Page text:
Brazil Corn Production Trends

Brazil corn production in “old crop” MY 2015/16 (1st crop harvested in January-May 2016, 2nd crop harvested in May-August) is estimated to be 67.0 mmt, down 18.0 mmt (down 21.2%) from 85.0 mmt in MY 2014/15.  This shortfall in Brazilian corn production in 2016 has provided some support for U.S. corn exports and even ethanol production (via exports). But expectations of a record large 2016 U.S. corn crop have had a predominant negative impact on U.S. corn market prices to date.  Brazilian corn production is forecast by the USDA to rebound back to 82.5 mmt in MY 2016/17 (2017 production).

China Corn Production & Ending Stocks Trends

China corn production in “new crop” MY 2016/17 (harvested in September-October 2016) is estimated to be 216.0 mmt, down 8.6 mmt (down 3.8%) from 224.6 mmt in MY 2015/16, but marginally higher than 215.65 mmt in MY 2014/15.

Most of the focus in World corn markets is on Chinese ending stocks.  Ending stocks of corn in China are projected to be 103.65 mmt (45.9% SU) in “new crop” MY 2016/17, down from 110.7 mmt (50.9% S/U) in “old crop” MY 2015/16, but up from 110.5 mmt (49.7% S/U) in MY 2014/15.

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Examining “World Less China” Wheat Stocks/Use vs U.S. Wheat Prices (US Dollar Adjusted) and Market Implications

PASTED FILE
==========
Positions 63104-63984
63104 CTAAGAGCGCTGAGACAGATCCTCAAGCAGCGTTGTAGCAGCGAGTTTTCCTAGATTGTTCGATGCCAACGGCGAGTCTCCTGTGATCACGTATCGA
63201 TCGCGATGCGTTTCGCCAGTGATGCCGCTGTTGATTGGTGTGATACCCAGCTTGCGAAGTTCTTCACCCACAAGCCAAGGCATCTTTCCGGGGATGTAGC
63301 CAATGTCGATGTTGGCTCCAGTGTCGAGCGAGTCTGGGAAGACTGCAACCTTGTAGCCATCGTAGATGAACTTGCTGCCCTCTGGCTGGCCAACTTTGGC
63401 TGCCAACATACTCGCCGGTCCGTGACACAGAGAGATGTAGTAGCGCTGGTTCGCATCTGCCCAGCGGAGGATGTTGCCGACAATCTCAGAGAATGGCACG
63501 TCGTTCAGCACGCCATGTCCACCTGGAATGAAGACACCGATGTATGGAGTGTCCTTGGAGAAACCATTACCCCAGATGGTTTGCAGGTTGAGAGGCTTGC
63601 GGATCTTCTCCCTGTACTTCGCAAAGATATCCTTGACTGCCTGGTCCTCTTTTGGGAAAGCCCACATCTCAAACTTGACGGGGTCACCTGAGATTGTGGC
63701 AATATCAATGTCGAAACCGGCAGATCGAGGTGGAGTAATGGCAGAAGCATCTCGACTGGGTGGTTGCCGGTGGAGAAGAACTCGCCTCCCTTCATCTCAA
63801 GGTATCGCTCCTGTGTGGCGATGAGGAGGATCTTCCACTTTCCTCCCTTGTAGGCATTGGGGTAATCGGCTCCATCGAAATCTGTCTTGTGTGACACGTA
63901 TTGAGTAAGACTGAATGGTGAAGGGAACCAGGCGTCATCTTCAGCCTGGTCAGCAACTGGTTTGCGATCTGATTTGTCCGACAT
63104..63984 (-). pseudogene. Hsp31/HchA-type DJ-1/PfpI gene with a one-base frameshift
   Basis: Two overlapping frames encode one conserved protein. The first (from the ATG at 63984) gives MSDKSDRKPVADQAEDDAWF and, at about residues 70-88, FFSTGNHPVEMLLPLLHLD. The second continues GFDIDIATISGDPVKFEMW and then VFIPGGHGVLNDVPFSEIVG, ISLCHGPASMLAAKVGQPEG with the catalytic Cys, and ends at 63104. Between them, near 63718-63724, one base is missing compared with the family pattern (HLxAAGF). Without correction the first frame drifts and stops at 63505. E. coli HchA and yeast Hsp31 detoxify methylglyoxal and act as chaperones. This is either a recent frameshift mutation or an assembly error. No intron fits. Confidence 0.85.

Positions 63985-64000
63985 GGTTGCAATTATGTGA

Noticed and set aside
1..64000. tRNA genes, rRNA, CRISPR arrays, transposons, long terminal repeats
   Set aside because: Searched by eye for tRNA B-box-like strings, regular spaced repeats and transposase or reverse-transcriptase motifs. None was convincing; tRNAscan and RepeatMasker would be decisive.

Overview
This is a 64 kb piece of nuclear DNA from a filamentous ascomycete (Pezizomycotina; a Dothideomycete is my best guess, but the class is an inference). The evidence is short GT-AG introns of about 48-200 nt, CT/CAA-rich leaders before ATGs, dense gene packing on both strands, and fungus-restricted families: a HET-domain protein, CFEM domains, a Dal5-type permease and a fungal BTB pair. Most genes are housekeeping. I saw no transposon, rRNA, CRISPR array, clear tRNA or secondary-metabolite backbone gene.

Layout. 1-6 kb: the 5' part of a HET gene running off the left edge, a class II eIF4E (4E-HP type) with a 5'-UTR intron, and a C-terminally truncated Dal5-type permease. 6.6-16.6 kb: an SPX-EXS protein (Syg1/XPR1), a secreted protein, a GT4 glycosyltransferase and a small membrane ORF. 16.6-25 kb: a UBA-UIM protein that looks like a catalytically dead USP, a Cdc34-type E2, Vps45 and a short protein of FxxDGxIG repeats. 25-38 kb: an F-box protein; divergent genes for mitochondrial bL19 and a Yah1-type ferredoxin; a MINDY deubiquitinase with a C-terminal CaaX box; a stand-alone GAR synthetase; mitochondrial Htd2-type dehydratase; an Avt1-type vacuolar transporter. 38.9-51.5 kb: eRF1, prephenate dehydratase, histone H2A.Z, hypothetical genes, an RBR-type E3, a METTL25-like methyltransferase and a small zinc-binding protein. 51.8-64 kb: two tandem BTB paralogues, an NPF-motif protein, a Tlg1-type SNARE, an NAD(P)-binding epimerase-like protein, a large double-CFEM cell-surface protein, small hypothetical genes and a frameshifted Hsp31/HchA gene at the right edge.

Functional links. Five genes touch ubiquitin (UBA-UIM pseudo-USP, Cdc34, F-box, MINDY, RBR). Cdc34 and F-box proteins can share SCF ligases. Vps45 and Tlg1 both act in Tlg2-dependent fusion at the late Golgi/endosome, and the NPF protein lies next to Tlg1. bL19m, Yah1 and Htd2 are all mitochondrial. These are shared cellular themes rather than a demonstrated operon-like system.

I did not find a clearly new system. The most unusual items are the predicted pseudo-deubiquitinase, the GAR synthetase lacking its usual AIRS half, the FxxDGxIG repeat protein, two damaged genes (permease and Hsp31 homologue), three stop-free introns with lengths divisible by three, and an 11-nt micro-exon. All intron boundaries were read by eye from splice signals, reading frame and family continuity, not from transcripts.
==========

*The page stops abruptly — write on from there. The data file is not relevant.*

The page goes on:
In the following graphics the relationship between the World wheat stocks-to-use adjusted for China and U.S. wheat prices adjusted for the U.S. dollar is portrayed.

Specifically, this graphic shows “World Less China” Wheat Ending Stocks-to-Use plotted against U.S. Wheat Prices (adjusted for the U.S. dollar traded weighted index) on a scatter diagram for the last 44 years (i.e., 1973/74 through projected 2016/17 marketing years).

The key findings from this graphic are that…

Issue #1) If you isolate Chinese supply-demand from aggregate World wheat market overall supply-demand, “World Less China” ending stocks-to-use (22.75%) for “current crop” MY 2016/17 are much less plentiful than aggregate “World” ending stocks-to-use (34.5%).

Issue #2) When looking at the World wheat market from a “World Less China” stocks-to-use and USD Dollar adjusted U.S. wheat price perspective, the move from “old crop” MY 2015/16 (24.3% S/U & 4.28 /bu) to “new crop” MY 2016/17 (22.75% S/U & $3.39/bu) is “uneconomic” in nature.  From “old crop” MY 2015/16 to “current crop” MY 2016/17 the World wheat market has declined in both % ending stocks-to-use and currency adjusted U.S. wheat prices.  Of course, there are no doubt other factors in play, but this is an odd market shift if it represents the true market supply/demand and price situation.